There they would be shackled and covered in black-out hoods, forced to sleep in incredibly cramped conditions and banned from speaking in their mother tongue.
Almost all regularly had their blood taken and organs examined for unexplained reasons.
One woman, detained in Masanjia, Liaoning in 2008, recalled: “Nine policemen forced me onto a bed so they could take the blood.
“At that time I asked them ‘why did you take our blood test’ so they asked people to get the blood tested first, I was put at the end of the line to get blood test.
“I was arrested five times. I was imprisoned twice.
“My friend in detention said she was threatened with a heart donation. She told me in person, and she told me that if there are opportunities coming up she is very willing to be the witness to expose this matter.”
Also included in the report is a transcript of a telephone call between an investigator and Zhu Jiabin, who admits to murdering and harvesting the organs of Gao Yixi in 2017.
Asked about the harvesting, Jiabin says: “Sold them!’ After slaughtering and opening up the belly, you just carve out the organs and sell them I only know to sell organs for money after organ harvesting.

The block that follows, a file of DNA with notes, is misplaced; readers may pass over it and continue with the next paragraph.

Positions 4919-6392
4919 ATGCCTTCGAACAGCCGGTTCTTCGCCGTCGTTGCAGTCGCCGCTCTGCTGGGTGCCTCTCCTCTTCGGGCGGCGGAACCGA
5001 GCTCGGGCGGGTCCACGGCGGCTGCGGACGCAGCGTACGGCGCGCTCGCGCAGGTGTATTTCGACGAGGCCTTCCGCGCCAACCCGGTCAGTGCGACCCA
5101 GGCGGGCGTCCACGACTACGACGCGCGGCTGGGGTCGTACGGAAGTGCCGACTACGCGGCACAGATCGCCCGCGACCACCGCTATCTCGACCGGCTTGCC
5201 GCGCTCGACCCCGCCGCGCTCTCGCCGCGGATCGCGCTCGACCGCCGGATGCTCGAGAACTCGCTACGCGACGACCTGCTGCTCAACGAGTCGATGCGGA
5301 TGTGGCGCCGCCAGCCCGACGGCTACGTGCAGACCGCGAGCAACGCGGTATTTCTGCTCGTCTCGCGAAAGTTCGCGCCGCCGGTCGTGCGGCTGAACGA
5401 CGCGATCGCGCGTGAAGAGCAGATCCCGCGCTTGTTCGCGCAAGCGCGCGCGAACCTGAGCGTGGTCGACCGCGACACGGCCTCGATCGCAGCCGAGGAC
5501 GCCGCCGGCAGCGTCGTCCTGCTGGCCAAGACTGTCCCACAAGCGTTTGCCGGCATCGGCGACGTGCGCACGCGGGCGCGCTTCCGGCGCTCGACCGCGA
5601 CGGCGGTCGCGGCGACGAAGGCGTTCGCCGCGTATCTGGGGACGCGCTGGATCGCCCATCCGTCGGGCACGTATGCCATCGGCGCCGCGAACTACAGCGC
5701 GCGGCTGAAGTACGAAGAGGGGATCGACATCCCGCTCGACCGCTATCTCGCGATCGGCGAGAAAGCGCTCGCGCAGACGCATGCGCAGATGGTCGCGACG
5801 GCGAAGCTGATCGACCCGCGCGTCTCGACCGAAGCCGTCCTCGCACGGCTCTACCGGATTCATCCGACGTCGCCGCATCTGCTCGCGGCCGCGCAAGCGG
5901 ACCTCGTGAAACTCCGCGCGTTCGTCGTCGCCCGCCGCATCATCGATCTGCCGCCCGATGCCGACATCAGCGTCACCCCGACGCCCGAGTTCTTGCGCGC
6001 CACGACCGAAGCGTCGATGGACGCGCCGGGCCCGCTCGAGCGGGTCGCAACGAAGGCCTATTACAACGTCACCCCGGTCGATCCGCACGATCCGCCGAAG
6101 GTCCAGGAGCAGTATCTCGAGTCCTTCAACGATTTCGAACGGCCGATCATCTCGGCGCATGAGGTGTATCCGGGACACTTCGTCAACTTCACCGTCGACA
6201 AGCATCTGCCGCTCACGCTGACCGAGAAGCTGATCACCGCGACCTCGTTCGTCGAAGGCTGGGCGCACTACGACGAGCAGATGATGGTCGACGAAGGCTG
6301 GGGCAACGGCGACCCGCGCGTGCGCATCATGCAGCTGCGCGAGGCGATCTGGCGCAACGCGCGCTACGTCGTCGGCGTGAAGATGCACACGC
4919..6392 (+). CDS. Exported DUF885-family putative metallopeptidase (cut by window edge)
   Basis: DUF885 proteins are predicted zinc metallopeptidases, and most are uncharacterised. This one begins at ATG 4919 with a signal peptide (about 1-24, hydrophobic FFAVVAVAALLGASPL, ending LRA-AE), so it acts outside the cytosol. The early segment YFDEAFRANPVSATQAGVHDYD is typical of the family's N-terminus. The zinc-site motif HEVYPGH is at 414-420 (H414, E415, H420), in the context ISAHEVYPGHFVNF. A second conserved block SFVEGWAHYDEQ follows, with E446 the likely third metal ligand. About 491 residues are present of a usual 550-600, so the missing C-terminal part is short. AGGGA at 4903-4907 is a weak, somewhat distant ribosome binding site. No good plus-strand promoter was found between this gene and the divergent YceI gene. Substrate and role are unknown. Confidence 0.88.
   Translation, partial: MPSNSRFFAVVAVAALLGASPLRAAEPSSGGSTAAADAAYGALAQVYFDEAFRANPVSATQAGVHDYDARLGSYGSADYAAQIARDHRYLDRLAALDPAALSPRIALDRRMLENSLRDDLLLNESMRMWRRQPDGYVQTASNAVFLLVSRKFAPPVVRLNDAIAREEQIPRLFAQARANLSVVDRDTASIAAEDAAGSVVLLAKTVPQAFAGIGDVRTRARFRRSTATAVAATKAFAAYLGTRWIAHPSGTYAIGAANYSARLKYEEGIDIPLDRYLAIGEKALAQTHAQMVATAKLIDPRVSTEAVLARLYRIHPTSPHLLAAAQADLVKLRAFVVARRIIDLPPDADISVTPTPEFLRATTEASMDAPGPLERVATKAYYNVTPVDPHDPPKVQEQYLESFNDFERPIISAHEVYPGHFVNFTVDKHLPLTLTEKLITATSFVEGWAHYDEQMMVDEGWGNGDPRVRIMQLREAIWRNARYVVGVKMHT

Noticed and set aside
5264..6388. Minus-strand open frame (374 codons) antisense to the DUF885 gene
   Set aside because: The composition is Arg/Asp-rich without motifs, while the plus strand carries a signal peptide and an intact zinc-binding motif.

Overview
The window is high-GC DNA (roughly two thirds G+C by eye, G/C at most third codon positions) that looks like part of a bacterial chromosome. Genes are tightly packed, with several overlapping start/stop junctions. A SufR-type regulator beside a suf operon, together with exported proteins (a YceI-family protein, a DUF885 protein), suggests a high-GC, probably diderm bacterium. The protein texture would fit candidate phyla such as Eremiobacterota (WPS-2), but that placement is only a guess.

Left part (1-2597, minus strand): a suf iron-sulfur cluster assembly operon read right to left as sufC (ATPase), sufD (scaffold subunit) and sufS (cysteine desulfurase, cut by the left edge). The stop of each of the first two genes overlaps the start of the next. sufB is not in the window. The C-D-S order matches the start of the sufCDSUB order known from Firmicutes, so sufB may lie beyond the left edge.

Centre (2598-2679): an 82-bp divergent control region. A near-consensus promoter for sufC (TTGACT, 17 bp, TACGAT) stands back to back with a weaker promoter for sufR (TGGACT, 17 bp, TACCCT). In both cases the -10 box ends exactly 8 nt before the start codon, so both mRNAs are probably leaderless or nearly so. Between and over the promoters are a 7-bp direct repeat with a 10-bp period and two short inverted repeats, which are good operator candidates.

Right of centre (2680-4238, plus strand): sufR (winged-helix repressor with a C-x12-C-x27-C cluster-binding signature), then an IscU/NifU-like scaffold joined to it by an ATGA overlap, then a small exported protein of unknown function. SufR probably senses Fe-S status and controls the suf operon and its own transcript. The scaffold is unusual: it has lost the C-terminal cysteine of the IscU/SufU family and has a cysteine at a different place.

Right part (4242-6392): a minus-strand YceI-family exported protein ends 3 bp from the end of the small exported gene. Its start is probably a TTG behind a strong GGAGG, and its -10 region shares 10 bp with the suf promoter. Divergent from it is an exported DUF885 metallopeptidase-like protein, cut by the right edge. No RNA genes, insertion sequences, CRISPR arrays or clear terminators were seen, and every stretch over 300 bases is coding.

“That is my principle… If you had guts to stand in front of me now I would live organ harvest you… My name is ‘the butcher’… I am called the butcher specialising in live organ harvesting… Its nothing, just like slaughtering pigs.
“You come over to shave their hair first and then split open the belly. I would carve out whatever I need. After scooping the organs out, I would sell them.”
Thankfully Ms Zeng, perhaps due to the admission she made about her hepatitis C, was not subject to such horrors.
She was set free after she pretended to turn her back on Falun Gong by writing essays on how evil the practice was, which she read to her fellow prisoners.
“Even then, this wasn’t enough,” she recalled.
“I was made to torture my jail mates. So many times I wondered if it was the right decision – but while I was in the prison I had realised I needed to find a way to tell the world about what was happening to my people.”
Having left China for the US, Ms Zeng wrote a book about her experience titled ‘Witnessing History: One Chinese Woman’s Fight for Freedom and Falun Gong’.